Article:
• Supporting ambassadors in delivering the CDD and PW message by developing and delivering the necessary resources and tools to enable them to do so (example: training sessions, presentations, outreach material, webinars etc) 
  • Reporting and data management


Liaisons may also be required to support other ISCBC initiatives and programs. The successful candidates will be required to work a flexible schedule that includes some weekends.

Who are we hiring?
The Take Action program is being supported by Canada Summer Jobs (CSJ) initiative. To be eligible to participate in the CSJ initiative, applicants MUST:

  • Be between 15 and 30 years of age at the start of the employment;
  • Have been registered as full-time students in the previous academic year and intend to return to school on a full-time basis in the next academic year;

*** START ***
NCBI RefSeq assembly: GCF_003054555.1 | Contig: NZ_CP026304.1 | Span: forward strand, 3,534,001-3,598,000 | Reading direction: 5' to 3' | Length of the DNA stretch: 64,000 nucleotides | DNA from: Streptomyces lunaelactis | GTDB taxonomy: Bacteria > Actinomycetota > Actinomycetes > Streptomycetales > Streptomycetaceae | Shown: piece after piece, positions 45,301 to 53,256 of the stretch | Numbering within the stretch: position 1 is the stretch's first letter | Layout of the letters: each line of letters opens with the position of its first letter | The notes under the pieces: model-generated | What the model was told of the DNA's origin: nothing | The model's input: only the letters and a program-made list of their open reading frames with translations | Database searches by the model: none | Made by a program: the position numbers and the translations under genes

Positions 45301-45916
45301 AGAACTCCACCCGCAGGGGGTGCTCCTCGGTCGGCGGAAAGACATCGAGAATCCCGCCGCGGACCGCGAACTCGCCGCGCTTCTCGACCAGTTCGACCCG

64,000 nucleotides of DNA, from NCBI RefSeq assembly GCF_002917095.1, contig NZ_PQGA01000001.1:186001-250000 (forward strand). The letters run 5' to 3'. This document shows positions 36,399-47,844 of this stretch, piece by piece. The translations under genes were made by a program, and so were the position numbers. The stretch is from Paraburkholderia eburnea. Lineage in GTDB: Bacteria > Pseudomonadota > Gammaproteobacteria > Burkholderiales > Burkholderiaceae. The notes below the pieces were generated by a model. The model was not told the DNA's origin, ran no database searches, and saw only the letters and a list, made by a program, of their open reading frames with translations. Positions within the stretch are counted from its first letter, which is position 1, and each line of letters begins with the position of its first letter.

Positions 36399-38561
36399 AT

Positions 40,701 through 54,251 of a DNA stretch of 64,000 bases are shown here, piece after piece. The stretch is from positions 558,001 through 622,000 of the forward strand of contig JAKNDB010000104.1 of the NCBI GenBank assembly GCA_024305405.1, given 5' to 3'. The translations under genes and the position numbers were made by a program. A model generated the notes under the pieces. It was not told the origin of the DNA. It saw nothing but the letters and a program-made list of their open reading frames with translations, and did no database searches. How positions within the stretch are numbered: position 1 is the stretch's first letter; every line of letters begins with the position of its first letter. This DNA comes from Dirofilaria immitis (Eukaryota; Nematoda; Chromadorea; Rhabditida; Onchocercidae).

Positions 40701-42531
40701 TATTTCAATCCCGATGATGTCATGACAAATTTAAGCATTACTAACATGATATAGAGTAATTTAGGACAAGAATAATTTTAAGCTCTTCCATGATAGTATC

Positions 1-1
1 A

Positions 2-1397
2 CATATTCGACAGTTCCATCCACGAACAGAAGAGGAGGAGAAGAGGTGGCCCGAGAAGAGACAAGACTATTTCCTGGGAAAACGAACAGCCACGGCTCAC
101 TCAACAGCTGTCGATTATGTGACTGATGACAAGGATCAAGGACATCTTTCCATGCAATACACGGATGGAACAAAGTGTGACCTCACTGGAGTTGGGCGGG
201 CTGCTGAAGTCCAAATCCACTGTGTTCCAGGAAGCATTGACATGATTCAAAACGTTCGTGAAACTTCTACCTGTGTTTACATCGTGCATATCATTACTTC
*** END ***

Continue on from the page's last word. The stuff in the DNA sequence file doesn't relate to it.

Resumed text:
• Be a Canadian citizen, permanent resident, or person to whom refugee protection has been conferred under the Immigration and Refugee Protection Act3; and, 
  • Be legally entitled to work in Canada in accordance with relevant provincial/territorial legislation and regulations.

What skills do you need?
Liaisons will be engaging with partners and the public on a daily basis and therefore need to be energetic, positive, outgoing, and confident. Successful candidates must be BC residents that are self-motivated, highly organized, responsible, and work well in a team. All applicants must have completed Grade 12 or equivalent.

Ideally, you will have a strong combination of the following skills:

  • Knowledge of invasive species; 
  • Ability to engage effectively with members of the public; 
  • Strong motivational skills; 
  • Excellent oral communication skills;